Salford Firsts Sculpture
Salford is a city that launched the Industrial Revolution amongst many other ‘firsts’ has celebrated them with a stunning new sculpture in Bexley Square off Chapel Street.
The sculpture by world renowned artist Emma Rodgers is a cast bronze horse and lamppost decorated with symbols of Salford’s pioneering history and famous sons and daughters.
Salford was the first city to have horse drawn trams running along Chapel Street and horses also worked underground in coal mines and along the canal system.
The horse’s veins mirror the Bridgewater Canal which was a pivotal part of the Industrial Revolution. Train tracks run along the bridle symbolising the first public railway through Eccles and across Chat Moss in 1830 and books run through the mane as England’s first free public library opened in Salford in 1850.
Each book represents a piece of Salford’s history and remembers famous sons and daughters such as Emmeline Pankhurst and scientist James Prescott Joules who lived locally. A poppy has been added to honour the Salford Pals who died in World War One and there is a tribute to Vimto as the first factory was in Chapel Street.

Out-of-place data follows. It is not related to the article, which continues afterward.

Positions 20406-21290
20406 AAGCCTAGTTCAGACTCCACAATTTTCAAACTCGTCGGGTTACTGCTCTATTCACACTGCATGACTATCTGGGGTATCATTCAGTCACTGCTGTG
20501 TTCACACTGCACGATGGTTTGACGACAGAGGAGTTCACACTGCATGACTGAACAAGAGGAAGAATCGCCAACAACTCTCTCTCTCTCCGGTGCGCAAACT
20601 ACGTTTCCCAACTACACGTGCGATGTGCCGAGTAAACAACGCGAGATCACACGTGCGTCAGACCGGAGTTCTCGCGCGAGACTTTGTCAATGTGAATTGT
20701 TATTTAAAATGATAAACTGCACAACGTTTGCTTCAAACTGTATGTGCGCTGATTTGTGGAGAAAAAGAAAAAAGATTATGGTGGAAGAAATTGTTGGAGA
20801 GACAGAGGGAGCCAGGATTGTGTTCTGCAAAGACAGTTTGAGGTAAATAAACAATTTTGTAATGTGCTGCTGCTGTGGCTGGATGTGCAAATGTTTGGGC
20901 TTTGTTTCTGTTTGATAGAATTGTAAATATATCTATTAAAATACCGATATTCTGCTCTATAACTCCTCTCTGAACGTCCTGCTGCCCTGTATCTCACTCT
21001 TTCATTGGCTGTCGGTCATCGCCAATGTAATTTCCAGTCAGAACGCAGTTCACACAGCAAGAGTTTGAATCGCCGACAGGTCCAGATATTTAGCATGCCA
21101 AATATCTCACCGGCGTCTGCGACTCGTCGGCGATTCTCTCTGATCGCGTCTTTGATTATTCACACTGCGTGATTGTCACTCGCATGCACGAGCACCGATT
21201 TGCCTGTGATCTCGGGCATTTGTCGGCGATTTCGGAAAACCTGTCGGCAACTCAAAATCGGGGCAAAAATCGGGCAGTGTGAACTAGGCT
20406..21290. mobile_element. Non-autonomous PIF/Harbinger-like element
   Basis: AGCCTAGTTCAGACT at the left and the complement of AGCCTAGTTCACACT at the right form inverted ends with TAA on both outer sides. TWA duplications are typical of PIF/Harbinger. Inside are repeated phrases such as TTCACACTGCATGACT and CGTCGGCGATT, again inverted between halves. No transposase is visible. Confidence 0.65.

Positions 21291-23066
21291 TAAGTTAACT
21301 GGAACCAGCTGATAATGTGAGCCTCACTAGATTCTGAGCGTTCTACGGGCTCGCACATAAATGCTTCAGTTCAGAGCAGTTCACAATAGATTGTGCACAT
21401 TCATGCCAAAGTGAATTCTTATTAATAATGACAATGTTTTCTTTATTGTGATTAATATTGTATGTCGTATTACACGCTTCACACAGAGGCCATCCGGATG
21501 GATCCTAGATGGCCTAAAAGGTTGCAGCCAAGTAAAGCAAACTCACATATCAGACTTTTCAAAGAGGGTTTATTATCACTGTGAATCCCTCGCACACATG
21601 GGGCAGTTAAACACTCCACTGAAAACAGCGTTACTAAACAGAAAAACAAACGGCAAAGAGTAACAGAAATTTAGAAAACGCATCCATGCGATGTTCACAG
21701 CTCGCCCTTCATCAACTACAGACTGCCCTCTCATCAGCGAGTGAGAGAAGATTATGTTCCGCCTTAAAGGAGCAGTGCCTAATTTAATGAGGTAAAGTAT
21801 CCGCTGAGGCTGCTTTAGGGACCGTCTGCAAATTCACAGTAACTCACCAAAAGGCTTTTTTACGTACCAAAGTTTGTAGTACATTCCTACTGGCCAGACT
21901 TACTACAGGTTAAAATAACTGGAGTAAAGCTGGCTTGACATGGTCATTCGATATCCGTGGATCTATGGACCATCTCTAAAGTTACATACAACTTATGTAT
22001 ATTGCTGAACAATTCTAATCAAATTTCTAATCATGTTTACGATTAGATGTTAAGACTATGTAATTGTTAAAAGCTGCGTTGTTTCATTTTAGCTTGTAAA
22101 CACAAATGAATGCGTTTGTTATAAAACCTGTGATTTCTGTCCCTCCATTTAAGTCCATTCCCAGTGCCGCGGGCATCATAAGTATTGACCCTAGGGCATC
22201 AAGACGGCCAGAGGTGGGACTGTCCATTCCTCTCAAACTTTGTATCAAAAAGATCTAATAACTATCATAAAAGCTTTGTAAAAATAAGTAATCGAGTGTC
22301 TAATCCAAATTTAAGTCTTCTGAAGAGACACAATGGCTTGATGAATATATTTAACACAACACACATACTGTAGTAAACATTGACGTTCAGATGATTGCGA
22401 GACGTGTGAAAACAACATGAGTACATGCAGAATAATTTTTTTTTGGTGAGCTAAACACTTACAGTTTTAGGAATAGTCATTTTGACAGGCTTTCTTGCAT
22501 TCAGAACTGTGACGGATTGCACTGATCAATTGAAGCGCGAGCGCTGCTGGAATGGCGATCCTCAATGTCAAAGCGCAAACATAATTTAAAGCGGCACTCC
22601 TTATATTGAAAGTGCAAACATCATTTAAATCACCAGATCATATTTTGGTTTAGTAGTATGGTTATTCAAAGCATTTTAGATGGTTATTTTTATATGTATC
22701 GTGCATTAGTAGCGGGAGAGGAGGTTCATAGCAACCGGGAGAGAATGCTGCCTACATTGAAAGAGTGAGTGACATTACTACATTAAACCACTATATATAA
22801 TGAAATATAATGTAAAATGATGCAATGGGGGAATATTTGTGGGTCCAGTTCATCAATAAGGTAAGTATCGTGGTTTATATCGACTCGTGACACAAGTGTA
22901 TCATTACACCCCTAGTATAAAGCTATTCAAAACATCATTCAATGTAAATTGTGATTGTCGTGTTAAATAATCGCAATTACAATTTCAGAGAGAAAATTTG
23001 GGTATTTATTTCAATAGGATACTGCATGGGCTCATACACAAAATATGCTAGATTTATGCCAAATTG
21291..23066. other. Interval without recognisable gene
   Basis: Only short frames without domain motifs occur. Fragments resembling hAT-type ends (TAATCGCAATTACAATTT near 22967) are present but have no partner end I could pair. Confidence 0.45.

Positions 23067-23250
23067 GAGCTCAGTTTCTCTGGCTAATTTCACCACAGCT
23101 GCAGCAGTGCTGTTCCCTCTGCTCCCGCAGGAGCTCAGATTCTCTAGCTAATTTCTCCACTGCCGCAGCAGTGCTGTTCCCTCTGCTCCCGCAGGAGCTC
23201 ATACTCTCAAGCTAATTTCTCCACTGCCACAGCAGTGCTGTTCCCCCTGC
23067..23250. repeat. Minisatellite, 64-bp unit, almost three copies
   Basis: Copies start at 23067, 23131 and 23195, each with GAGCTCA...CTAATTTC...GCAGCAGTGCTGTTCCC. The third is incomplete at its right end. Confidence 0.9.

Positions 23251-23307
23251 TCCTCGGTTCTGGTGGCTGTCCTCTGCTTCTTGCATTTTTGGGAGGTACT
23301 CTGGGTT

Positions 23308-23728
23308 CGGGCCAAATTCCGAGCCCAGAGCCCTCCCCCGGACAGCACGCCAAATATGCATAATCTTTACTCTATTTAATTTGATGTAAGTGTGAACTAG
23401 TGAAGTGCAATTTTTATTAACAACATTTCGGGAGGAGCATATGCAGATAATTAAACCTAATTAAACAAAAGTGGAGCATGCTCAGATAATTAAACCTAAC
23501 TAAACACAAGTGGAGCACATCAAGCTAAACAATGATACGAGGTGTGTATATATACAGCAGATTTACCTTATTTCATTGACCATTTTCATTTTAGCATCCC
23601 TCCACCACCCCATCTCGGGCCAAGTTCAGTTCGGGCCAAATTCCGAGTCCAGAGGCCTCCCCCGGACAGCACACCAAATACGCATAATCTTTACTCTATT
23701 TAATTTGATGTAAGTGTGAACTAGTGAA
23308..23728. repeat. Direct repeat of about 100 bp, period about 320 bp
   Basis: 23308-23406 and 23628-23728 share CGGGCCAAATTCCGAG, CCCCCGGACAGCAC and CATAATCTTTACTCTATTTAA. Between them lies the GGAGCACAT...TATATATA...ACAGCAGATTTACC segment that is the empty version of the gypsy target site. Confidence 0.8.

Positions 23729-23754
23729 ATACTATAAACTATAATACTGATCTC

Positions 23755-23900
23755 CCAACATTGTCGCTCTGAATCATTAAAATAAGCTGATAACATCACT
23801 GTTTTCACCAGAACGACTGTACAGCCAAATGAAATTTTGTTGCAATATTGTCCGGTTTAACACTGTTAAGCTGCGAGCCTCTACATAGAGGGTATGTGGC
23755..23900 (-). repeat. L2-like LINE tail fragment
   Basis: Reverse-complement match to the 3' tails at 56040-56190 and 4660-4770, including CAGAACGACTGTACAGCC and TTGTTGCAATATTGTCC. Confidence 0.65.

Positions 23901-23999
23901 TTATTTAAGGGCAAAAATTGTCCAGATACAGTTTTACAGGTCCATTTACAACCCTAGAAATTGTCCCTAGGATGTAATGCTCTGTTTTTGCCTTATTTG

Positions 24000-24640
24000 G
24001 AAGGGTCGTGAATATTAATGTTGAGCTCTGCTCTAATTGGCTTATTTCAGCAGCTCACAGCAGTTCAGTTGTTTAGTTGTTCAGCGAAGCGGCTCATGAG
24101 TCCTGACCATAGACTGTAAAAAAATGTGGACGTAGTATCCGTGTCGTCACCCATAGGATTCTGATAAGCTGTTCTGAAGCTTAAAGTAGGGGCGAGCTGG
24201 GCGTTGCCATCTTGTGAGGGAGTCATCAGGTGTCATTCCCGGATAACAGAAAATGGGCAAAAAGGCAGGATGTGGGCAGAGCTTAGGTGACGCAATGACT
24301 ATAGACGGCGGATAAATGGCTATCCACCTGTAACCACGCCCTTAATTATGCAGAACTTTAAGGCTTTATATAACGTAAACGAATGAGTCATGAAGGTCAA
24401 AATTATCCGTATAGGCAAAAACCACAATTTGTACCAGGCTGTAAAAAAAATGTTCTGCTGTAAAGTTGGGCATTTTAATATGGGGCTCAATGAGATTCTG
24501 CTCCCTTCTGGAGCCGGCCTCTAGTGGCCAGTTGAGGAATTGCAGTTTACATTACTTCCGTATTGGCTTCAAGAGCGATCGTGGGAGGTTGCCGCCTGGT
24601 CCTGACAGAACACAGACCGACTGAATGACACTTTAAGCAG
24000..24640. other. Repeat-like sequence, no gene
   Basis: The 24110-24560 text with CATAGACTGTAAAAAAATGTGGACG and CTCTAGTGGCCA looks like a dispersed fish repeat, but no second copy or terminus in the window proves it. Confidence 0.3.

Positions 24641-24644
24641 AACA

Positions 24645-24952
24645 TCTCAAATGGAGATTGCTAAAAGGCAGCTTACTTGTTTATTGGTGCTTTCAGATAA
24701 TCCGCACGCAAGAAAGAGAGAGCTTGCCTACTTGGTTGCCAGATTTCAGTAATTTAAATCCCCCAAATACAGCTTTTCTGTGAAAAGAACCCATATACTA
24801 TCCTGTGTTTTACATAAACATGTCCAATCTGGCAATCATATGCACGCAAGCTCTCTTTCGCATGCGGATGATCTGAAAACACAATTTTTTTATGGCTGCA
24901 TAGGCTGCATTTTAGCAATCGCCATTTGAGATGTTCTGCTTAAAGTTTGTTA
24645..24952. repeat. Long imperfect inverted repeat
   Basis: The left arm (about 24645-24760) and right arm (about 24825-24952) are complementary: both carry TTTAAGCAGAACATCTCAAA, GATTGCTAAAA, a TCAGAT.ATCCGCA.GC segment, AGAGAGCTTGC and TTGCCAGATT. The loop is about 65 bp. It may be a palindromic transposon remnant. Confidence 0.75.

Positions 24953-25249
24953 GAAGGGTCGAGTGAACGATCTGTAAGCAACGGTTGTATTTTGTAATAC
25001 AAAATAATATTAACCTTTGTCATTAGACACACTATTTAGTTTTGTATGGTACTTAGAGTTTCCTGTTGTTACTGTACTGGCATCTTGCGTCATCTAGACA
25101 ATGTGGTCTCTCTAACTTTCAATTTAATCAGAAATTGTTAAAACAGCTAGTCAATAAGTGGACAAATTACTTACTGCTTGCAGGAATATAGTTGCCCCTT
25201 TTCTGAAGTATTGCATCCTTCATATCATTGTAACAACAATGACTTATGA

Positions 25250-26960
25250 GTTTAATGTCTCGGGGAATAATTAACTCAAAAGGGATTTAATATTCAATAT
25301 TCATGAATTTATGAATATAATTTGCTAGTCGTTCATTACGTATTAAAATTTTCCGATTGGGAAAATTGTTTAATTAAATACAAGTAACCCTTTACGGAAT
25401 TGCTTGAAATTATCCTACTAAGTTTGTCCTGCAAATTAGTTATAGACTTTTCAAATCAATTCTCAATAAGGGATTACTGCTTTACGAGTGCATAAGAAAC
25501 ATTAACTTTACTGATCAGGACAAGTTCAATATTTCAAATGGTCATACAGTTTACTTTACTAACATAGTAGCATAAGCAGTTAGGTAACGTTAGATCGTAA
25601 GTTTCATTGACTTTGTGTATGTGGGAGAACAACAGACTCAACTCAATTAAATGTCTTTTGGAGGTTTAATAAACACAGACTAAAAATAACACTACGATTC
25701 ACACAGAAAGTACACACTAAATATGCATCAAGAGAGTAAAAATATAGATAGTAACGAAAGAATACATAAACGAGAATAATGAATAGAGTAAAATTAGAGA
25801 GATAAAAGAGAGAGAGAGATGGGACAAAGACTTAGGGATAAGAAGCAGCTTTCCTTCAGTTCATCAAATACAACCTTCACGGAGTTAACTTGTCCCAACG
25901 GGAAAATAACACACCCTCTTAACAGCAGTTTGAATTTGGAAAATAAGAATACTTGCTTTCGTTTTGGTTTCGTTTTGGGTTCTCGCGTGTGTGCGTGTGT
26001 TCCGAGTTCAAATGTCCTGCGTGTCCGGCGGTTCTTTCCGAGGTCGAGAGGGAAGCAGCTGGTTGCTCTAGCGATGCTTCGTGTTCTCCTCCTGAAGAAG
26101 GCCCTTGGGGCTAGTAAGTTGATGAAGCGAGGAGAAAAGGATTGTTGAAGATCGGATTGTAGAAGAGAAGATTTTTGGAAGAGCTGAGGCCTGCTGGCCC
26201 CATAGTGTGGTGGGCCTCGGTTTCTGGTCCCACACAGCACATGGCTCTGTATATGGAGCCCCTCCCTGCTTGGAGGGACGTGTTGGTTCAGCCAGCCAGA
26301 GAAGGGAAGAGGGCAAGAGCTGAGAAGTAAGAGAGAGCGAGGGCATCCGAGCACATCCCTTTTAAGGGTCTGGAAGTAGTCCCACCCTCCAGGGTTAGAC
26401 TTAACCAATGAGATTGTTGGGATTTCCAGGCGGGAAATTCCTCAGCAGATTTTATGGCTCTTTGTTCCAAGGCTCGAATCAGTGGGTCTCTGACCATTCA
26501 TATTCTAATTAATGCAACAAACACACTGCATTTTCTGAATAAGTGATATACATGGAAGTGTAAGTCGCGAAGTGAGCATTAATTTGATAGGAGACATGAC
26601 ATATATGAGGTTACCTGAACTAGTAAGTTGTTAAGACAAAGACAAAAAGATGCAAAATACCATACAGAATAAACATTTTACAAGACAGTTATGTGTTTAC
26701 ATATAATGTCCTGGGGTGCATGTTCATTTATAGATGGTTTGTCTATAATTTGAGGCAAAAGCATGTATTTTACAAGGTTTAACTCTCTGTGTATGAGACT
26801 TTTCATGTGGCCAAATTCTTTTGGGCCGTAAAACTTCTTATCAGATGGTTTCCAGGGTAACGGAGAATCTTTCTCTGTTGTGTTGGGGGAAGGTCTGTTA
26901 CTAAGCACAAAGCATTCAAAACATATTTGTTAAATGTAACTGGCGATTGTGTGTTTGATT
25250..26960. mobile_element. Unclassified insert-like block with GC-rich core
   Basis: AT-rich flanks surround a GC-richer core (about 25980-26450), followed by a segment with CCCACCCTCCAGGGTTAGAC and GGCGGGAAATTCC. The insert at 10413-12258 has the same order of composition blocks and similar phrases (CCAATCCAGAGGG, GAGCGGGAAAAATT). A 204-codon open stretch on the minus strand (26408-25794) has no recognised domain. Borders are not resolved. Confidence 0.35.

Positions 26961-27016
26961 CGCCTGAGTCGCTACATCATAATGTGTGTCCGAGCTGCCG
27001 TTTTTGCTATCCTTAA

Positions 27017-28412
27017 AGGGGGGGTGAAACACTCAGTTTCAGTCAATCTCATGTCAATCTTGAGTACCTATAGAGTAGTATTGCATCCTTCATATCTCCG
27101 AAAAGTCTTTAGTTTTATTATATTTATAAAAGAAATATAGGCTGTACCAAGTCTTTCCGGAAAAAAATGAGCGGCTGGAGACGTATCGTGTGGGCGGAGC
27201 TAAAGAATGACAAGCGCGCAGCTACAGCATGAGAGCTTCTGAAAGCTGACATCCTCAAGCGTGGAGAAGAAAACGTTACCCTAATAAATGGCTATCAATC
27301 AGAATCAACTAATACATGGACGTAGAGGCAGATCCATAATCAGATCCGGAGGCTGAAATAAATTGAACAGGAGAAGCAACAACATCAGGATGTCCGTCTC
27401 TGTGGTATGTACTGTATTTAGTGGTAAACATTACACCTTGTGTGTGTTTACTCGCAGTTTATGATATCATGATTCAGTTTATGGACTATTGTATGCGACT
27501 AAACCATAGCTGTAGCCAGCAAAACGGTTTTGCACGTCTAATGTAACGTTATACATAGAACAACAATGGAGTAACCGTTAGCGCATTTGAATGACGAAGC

“The name Salford derives from an Old English word meaning willows by the ford and this is symbolised by the entwined trees at the top of the lamp post, as well as signifying that Chapel Street was the first street in England to be lit by gas in 1805.”
There is also a dog cocking its leg against the lamp-post in tribute to Salford artist, Harold Riley and his famous sketches of dogs.
Messages and sayings from famous Salfordians also adorn the sculpture, including poet John Cooper Clark, musicians Graham Nash and Peter Hook (Hooky) and actor Albert Finney.